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Reese Witherspoon and Sofía Vergara flail and fumble in ‘Hot Pursuit’

Hot PursuitSofía Vergara and Reese Witherspoon are two actresses who have charm and humor to spare. In their best work, they have proven themselves to be bright and capable comediennes. For some reason, together they seem to drain each other of their respective charms. In Anne Fletcher’s 2015 comedy Hot Pursuit, the two are paired for a strangely dour and unfunny comedy that feels as if it works to make the ladies as unlikable as possible.

Witherspoon stars Rose Cooper, a second-generation cop who is assigned to protect the widow of a drug boss (Vergara). It’s a formulaic buddy comedy that hopes to exploit the odd couple pairing of Vergara and Witherspoon. Witherspoon’s Rose Cooper is a priggish, uptight dummy. She’s pathologically by-the-book, and her obsessive attention is supposed to be funny, but it comes off sad, and then there’s Witherspoons Texas twang, which is broad and jokey.

Vergara, on the other hand, is tasked to play the comic foil to Witherspoon’s straight man, and she’s stranded by a terrible script and Fletcher’s lazy direction, which essentially results in Vergara playing a variation on Gloria Pritchett from Modern Family, but without her wit.

The convoluted plot has Rose thrown into a nutso caper in which she and Vergara’s Daniella are running away from members of a drug cartel as well as a band of crooked cops. On their way to Dallas, the two run into episodes of hilarity such as having a semi crash into their convertible setting off a mushroom cloud of cocaine, pretending to be lesbian lovers to distract Jim Gaffigan’s good ole boy, or commandeering a tour bus of seniors to escape from the assassins.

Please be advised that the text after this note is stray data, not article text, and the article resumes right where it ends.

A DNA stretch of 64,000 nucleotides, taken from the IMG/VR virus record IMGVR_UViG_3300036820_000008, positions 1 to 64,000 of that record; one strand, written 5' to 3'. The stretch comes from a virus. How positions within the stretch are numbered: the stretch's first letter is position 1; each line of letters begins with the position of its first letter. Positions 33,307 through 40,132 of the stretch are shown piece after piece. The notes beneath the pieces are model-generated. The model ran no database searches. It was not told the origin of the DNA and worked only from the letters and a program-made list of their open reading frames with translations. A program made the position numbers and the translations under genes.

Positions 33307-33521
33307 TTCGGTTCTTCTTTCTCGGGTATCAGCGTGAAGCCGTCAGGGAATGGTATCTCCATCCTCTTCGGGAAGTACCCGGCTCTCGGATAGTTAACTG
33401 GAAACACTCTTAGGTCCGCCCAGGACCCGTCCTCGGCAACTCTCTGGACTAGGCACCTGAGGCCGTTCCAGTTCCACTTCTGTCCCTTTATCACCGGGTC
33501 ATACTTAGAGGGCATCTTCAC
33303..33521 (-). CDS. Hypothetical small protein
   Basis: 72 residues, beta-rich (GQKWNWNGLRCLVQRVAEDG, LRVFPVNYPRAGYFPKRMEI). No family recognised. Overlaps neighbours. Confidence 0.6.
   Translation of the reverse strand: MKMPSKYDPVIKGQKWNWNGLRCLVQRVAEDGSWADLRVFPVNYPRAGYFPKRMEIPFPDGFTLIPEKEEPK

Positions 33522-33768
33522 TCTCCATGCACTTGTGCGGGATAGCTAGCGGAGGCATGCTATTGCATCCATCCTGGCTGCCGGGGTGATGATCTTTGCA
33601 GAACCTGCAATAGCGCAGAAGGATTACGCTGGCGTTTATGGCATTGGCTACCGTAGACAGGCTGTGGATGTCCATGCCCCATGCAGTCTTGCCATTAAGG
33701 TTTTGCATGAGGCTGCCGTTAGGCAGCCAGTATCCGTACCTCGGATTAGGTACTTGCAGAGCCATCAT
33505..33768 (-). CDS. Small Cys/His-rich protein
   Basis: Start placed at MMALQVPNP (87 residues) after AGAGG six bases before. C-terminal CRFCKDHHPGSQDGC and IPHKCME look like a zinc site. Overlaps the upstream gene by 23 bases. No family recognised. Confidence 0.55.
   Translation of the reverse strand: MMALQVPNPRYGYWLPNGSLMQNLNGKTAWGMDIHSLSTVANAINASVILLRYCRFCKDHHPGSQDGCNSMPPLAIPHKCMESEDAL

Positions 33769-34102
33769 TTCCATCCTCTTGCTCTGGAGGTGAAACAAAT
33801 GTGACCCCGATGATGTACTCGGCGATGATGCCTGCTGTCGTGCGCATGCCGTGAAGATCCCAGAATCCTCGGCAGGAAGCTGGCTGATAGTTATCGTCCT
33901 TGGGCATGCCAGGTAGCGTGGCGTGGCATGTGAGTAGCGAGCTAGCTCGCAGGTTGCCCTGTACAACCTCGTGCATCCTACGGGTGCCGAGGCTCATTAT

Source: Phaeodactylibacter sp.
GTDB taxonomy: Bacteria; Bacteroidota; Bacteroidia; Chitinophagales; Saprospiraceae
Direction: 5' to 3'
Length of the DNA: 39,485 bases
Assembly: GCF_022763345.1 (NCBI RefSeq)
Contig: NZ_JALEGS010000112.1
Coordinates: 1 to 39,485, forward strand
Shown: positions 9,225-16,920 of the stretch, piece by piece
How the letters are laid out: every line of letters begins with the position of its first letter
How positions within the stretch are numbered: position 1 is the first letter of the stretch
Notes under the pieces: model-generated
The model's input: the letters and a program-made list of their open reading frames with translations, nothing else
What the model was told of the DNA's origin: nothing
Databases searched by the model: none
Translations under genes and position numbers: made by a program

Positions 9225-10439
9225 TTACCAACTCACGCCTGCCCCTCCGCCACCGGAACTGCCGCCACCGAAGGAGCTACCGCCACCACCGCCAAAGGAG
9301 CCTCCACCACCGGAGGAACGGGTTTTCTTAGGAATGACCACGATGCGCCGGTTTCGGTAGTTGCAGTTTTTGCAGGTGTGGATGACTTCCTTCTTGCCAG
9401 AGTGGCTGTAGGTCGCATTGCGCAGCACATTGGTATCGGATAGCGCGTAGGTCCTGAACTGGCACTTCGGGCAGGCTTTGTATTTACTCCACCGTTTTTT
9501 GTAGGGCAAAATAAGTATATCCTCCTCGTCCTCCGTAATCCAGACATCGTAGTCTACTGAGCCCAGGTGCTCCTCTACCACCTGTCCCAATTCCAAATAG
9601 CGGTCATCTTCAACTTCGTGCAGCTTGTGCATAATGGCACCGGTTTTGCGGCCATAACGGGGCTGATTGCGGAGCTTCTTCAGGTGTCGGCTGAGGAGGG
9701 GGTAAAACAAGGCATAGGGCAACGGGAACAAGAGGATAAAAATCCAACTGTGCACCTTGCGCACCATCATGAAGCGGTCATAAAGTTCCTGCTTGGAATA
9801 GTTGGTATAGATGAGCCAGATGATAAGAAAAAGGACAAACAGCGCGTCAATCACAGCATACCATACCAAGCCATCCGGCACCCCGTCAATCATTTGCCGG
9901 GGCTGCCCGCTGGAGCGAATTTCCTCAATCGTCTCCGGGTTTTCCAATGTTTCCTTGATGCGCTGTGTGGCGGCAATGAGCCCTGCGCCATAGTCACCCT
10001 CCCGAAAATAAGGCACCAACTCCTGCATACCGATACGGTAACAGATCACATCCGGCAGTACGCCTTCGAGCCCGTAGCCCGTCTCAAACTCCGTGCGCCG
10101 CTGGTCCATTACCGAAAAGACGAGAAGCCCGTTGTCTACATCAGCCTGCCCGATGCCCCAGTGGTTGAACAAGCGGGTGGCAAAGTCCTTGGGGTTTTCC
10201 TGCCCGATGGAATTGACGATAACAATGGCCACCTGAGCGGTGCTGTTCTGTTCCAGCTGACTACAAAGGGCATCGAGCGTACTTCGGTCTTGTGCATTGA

Like most buddy comedies, the energy from the story comes from the relationship between the two leads. And both Witherspoon and Vergara work hard, but because they aren’t reined in by their director, their performances devolve from simply broad mugging to lots of screaming. As the story chugs along, there are some predictable twists that are meant to be shocking, but because the screenplay feels like it’s been spit out of a machine, each turn feels ready made and cued.

Underneath the layers of mess, the script tries to make some point about dismissing women. Daniella is seen as an empty-headed trophy wife, but there are “layers” to her (but the shading of her character is so questionable, that one wonders if it wasn’t better to just maintain her as an empty-headed bimbo). And because Rose is short and pretty, she’s easily written off as a cute nothing. Both women prove to be more than just stereotypes, but they do so by the end of the movie, and at that point, it isn’t really clear if anyone will care.

Aside from the poor pacing and explosive mugging, there’s also questionable choices in the humor. We’re subject to lots of racist stereotypes of Latinx folks, there’s a shot of transphobic humor in the beginning, plus there’s a sprinkling of gay panic, too. In 1987, these jokes wouldn’t feel out of place, but in 2015, they contribute to the general staleness of the film.